Thermal Ablation vs Stereotactic Radiotherapy in Early-Stage NSCLC

Key Points

  • The 2-year survival rate in the thermal ablation group was slightly more than 65%, compared with 64.5% for the SRT group.
  • At 5 years, survival rates were just below 25% for the thermal ablation group and slightly more than 26% for the SRT group.
  • Other advantages of thermal ablation include direct access to the tumor itself and lower direct costs for patients and insurance providers.

Thermal ablation is a safe, effective treatment for early-stage non–small cell lung cancer (NSCLC), with comparable results to traditional stereotactic radiotherapy, according to a study published by Uhlig et al in the journal Radiology. The results show that ablation may be an effective alternative for patients with lung cancer who cannot undergo surgery because of age or health status.

Surgery is the treatment of choice for early-stage NSCLC, but older patients and those with other conditions may not be ideal candidates due to a higher risk of complications. Stereotactic radiotherapy (SRT), in which tumor cells are destroyed with targeted doses of radiation, is a viable alternative in these patients, but the radiation sometimes harms healthy tissue surrounding the tumor and carries a risk of short-term and long-term toxicities.

Thermal ablation, in which a probe is inserted directly into the tumor under precise imaging guidance, offers another treatment option applied in the form of extreme heat, extreme cold, or radio waves to destroy the tumor.

“Thermal ablation is most often a one-time treatment, unlike SRT, which requires multiple visits,” said study senior author Hyun S. ‘Kevin’ Kim, MD, of Yale Cancer Center and Yale School of Medicine. “In addition, ablation delivers highly accurate and precise localized treatment only to cancer cells, minimizing the effects to surrounding tissue and keeping toxicity low.”

Study Findings

Dr. Kim, head of the Interventional Oncology Program at Yale, led a multidisciplinary team of thoracic oncology investigators in comparing thermal ablation and SRT for the treatment of early-stage NSCLC. The study group included almost 29,000 patients from the National Cancer Database treated between 2004 and 2013, including more than 1,100 who had undergone thermal ablation. Researchers compared outcomes over several years.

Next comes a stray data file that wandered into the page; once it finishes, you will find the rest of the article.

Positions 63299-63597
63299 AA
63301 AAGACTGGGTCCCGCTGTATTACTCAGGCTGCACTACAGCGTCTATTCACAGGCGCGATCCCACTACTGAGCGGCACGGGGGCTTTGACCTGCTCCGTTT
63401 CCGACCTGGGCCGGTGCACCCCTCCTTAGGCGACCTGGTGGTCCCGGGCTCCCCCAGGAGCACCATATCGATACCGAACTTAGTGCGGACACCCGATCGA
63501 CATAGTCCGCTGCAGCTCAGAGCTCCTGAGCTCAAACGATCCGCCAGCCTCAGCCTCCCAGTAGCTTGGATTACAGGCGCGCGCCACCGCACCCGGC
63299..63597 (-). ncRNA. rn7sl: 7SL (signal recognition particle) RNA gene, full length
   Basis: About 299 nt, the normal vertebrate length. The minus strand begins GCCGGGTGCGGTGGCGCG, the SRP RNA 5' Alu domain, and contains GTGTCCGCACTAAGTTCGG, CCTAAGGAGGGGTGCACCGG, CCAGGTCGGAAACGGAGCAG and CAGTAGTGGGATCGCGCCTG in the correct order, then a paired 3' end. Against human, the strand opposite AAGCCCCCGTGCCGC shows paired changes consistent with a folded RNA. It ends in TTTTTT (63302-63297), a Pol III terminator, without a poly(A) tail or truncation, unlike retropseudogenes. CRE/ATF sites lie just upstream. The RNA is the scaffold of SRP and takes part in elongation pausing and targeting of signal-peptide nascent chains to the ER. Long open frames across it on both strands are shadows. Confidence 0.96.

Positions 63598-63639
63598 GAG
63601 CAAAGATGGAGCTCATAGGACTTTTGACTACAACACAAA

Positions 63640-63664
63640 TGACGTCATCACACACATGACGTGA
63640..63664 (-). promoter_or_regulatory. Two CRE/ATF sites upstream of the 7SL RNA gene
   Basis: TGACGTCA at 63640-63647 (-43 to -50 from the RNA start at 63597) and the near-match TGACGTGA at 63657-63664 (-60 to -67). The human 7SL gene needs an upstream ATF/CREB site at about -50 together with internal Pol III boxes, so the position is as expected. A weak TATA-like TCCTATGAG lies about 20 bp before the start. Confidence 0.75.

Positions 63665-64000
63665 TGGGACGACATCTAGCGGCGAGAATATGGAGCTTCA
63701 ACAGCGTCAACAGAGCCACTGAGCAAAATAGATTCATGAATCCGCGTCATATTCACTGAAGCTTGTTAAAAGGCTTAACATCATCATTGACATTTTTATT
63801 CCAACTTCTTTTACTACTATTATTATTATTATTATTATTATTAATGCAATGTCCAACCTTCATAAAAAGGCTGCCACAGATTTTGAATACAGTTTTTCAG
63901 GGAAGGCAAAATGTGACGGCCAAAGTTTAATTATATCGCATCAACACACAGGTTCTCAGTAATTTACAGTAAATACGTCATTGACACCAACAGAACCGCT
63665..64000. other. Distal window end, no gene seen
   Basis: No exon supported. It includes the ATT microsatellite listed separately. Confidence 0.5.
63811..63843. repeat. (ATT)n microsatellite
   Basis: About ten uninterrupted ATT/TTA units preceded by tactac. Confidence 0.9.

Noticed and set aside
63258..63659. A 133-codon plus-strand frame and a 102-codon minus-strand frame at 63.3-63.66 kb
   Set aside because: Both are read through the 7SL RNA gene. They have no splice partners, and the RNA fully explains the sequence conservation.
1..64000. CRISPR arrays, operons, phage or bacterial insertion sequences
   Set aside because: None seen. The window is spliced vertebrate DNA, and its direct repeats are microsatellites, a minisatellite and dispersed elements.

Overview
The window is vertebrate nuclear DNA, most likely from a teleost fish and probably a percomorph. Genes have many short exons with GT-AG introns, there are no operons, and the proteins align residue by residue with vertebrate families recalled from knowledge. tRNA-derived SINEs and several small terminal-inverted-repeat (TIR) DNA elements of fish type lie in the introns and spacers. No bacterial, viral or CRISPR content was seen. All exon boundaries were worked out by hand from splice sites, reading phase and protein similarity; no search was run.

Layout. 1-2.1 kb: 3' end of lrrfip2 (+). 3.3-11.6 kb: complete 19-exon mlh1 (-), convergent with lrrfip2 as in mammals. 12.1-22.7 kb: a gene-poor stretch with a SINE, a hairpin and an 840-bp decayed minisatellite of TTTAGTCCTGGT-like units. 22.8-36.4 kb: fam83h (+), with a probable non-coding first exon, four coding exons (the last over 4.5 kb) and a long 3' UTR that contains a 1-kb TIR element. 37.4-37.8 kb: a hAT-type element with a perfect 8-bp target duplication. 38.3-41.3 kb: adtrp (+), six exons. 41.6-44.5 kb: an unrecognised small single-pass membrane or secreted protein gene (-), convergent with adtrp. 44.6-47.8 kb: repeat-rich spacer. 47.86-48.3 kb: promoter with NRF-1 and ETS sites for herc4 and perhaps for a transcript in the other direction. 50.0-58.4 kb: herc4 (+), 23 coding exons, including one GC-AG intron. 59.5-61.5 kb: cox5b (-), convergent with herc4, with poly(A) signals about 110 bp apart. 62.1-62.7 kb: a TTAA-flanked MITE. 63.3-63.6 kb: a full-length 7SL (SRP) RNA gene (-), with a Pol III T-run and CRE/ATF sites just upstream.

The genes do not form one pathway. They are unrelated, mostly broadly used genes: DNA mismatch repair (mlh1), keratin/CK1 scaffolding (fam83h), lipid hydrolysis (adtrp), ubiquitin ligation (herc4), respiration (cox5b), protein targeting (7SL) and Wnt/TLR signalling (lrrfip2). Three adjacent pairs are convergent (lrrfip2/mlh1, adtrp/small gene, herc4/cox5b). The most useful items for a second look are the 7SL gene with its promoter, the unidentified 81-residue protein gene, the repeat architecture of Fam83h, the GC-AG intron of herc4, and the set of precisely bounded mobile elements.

Both treatment methods delivered comparable performance in terms of survival rates. The 2-year survival rate in the thermal ablation group was slightly more than 65%, compared with 64.5% for the SRT group. At 5 years, survival rates were just below 25% for the thermal ablation group and slightly more than 26% for the SRT group.

“The outcomes for patients who received thermal ablation for early lung cancer were quite similar to those who received SRT,” Dr. Kim noted.

Other advantages of thermal ablation include direct access to the tumor itself, which enables physicians to collect biopsy samples during the procedure—an option not available with SRT. “This is a real value to our patients, especially as tissue sampling becomes more and more important in personalized, precision cancer treatments,” Dr. Kim said.

The one-time treatment also has lower direct costs for patients and insurance providers, Dr. Kim said, and could prove to be a more cost-effective alternative to radiation therapy.

The researchers are planning further study of thermal ablation's potential role in the total care of patients with lung cancer.

The content in this post has not been reviewed by the American Society of Clinical Oncology, Inc. (ASCO®) and does not necessarily reflect the ideas and opinions of ASCO®.


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